1982 CB750F...Better Devil

Maritime

Well-Known Member
then again the next one down was this:
https://www.ebay.com/itm/Mini-Universal-Motorcycle-Mechanical-12K-RPM-Tach-Tachometer-Gauge-1-4/151666316926?epid=1537126653&hash=item235004567e:g:iZgAAOSws0pcFjL4

fits CB750 and is 1:4 and I am not sure if it's correct or not.
 

Jimbonaut

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irk miller said:
When the two CB750's that I currently own and the other that I did own changes from 4:1 to 1:4, I'll let you know. ;)
Ha! I'm not doubting you Irk, I'm just confused by what I reading. The tach that Dime City sells for CB750's is listed as 1:4 (as are a lot on eBay etc). And this dude selling the Triumph repro tach tells me his is a 4:1 and therefore won't work with my bike. It just all got a bit confusing and by a bit I mean a whole shitload.
 

Nybz

Member
4:1 for all stock CB750 DOHC or SOHC ....don’t know where the 1:4 came from, typo probably.
You are all good


Sent from my iPhone using DO THE TON
 

pidjones

Well-Known Member
I still contend that on an engine that can spin to 10k, no one is going to design a tach that requires the tach cable to spin at 40,000 RPM.
 

Jimbonaut

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CrabsAndCylinders said:
What Pj says would seem to make sense.
Concur wholeheartedly. Think I've explained by now where the confusion stems from however, so I'm going to do everyone a favour and never say the words tach or ratio ever again in the same sentence.

Might not say them individually either. Bollocks to both of them ;D
 

cxman

Active Member
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"I still contend that on an engine that can spin to 10k, no one is going to design a tach that requires the tach cable to spin at 40,000 RPM."

what could go wrong????
 

Jimbonaut

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Entry-level question - bearing in mind that I'l be cramming whichever engine part will fit into my very small shop oven to cure the paint, is there a particular kind of masking tape I should use to stand up to the heat or would regular painter's tape do the job?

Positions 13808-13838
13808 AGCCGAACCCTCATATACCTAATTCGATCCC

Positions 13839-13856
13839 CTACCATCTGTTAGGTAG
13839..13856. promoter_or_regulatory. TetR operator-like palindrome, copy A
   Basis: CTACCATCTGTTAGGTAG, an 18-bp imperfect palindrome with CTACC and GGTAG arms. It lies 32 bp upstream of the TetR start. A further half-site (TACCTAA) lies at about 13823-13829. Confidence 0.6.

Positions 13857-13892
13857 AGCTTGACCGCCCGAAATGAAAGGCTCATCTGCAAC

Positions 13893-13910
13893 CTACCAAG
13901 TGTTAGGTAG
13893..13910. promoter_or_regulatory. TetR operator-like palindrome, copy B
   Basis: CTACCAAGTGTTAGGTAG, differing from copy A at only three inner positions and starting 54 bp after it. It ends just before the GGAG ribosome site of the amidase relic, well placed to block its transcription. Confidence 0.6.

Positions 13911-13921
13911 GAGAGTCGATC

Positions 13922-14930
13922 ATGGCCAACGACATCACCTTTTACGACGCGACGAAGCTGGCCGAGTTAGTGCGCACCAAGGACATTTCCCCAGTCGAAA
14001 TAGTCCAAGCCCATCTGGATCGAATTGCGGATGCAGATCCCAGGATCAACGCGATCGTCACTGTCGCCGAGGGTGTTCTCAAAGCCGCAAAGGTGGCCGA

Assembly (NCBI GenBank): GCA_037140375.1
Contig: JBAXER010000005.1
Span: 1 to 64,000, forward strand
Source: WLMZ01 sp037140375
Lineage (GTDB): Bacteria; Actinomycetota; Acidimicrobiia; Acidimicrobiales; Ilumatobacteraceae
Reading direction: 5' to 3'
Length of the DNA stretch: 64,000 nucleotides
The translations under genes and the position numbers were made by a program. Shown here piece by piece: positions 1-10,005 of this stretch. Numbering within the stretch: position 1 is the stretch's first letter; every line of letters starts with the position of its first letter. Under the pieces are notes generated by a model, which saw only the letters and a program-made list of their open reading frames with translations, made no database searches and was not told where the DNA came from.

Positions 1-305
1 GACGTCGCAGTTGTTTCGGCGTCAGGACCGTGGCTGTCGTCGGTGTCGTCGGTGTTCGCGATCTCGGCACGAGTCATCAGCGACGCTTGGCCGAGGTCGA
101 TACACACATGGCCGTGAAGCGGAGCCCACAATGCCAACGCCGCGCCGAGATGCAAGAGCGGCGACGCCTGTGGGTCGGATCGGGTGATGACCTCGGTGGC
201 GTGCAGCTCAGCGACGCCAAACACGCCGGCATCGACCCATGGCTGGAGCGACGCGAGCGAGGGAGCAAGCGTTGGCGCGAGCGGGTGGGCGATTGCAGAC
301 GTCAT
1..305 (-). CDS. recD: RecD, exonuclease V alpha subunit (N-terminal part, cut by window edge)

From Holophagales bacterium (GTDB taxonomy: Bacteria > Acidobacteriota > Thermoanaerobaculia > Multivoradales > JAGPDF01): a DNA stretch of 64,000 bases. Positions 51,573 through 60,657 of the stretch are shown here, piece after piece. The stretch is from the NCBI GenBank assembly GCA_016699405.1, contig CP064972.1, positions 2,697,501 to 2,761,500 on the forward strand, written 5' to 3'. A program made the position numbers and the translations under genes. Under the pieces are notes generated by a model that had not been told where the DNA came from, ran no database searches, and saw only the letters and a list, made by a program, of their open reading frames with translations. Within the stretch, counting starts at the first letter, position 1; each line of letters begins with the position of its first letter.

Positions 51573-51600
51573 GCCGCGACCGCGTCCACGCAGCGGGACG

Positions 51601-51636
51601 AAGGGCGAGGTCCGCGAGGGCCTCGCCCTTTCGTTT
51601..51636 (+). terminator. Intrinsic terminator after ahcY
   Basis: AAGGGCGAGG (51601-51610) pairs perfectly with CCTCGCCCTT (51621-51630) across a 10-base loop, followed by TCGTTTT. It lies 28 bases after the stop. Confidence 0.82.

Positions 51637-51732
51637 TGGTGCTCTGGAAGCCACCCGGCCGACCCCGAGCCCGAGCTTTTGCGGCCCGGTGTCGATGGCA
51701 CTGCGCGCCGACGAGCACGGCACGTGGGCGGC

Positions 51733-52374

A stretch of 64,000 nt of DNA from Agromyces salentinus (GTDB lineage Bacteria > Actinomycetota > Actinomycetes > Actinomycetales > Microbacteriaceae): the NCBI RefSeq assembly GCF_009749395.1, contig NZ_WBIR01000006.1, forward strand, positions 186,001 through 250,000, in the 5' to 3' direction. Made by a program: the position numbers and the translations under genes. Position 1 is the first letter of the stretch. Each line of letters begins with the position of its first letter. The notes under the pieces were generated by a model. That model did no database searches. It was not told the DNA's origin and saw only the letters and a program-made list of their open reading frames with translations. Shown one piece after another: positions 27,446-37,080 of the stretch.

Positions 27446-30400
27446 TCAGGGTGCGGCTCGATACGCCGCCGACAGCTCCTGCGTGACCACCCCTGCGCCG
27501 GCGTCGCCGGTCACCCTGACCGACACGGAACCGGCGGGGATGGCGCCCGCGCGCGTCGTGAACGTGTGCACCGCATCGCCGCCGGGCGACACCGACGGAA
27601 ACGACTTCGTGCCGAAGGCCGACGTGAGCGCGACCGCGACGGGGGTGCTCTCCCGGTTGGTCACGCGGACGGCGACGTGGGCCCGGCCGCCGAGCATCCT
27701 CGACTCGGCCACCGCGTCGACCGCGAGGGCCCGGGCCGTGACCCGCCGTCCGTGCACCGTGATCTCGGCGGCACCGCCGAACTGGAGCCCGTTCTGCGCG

doc_rot

Oh the usual... I bowl, I drive around...
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i just peel off the masking tape before I bake. there is also high temp powder coating tape.
 

adventurco

Nick Ol' Eye
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The Jimbonaut said:
D'oh. Remove it before baking! I scare myself sometimes.
I always try to pull tape when the paint is still pretty fresh, too. Usually whenever the can says "dries to the touch". I've seen some paints (rattle can) that like to chip if you pull the tape after its cured for a day. But that also could have been caused other factors.

Who knows? But that's how I do it anyways.
 

Jimbonaut

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Removing the tape before baking is absolutely what I'll do. Just feel a bit daft asking a question with such an obvious answer. Still, no such thing as a silly question - something I have to remind myself when I have a d'oh moment :eek:
 

Maritime

Well-Known Member
advCo said:
I always try to pull tape when the paint is still pretty fresh, too. Usually whenever the can says "dries to the touch". I've seen some paints (rattle can) that like to chip if you pull the tape after its cured for a day. But that also could have been caused other factors.

Who knows? But that's how I do it anyways.
+ one or even a little sooner, nothing worse than pulling tape and having an edge flake off a nice clean job.
 

Jimbonaut